MONDAY, Aug. 29 (HealthDay News) -- If you sleep poorly, your chances of developing high blood pressure may increase, new research suggest.
In the study, men with the lowest level of the deeper stages of slumber, known as slow-wave sleep, had an 80 percent higher chance of developing high blood pressure than men with the highest level of this restorative sleep.
The link held regardless of other factors, such as obesity or how long the men slept.
"Reductions in the deepest stage of sleep is specifically associated with an increased risk of developing high blood pressure," said Dr. Susan Redline, the Peter C. Farrell Professor of Sleep Medicine at Brigham & Women's Hospital, Beth Israel Deaconess Medical Center and Harvard Medical School.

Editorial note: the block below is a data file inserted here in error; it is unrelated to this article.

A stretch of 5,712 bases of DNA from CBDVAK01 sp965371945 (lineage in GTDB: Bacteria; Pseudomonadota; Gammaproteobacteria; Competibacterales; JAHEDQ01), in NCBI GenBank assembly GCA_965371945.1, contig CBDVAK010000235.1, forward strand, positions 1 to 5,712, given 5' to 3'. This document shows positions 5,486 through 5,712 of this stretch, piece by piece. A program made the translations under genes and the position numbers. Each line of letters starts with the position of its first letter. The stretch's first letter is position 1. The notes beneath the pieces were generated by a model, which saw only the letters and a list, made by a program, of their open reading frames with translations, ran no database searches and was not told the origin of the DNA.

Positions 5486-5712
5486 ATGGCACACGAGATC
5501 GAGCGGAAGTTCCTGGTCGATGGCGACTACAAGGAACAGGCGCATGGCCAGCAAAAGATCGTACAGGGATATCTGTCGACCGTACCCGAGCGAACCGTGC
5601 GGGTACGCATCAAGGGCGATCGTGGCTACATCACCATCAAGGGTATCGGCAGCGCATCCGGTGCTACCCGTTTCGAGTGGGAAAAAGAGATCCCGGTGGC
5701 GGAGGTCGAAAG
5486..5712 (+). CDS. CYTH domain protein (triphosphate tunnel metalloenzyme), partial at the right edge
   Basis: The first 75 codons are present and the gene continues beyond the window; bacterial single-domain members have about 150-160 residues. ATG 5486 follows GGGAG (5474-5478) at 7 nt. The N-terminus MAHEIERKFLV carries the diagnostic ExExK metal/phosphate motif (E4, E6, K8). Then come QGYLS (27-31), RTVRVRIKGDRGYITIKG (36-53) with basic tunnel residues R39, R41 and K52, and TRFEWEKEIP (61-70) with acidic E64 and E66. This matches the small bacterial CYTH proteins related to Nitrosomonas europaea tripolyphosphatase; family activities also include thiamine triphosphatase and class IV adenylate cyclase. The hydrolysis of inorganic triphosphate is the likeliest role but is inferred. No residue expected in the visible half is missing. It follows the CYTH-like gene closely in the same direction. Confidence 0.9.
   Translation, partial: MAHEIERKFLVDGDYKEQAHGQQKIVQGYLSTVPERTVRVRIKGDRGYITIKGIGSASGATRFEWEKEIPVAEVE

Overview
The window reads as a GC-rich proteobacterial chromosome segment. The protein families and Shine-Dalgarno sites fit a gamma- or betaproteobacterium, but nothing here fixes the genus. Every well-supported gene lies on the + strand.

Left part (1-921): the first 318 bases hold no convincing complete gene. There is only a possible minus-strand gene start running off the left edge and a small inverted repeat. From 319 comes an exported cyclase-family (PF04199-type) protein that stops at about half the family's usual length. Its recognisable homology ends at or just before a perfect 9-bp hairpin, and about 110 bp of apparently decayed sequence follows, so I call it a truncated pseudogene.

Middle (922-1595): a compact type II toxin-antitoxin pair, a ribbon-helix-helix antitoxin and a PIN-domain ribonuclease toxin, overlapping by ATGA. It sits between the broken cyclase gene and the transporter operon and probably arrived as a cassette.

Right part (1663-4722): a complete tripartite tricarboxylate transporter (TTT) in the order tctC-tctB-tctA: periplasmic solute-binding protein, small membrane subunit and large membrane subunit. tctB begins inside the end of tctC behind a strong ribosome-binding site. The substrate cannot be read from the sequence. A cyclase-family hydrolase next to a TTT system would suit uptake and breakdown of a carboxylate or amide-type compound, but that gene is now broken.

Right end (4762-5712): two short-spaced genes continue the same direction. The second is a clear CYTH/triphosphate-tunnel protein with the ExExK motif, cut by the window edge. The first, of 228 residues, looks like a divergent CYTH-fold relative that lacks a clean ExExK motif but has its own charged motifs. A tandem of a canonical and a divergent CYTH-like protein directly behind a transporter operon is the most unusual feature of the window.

The study, published in the Aug. 29 online edition of the journal Hypertension, reinforces other research that has linked sleep problems with a raised risk of obesity and cardiovascular problems, among other ills.
Redline evaluated 784 men, average age 75, who were part of the Outcomes of Sleep Disorders in Older Men Study. In 2003-05, the men did not have high blood pressure. Ideally, blood pressure readings should be below 120/80. When they returned for a follow up in 2007-09, the investigators found that 243 men had developed high blood pressure.
The researchers divided the men into four groups, from those with the lowest amount of slow-wave sleep to the highest.
After the researchers took into account age, race, body mass index and other factors, the link between low slow-wave sleep and higher blood pressure held. Even when the researchers took into account sleep-disordered breathing and the length of overall sleep, the link held.
Slow-wave sleep decreases with age, Redline said. "Kids may have 40 percent slow-wave sleep [of total sleep]," she said, but healthy adults, overall, may have only abou
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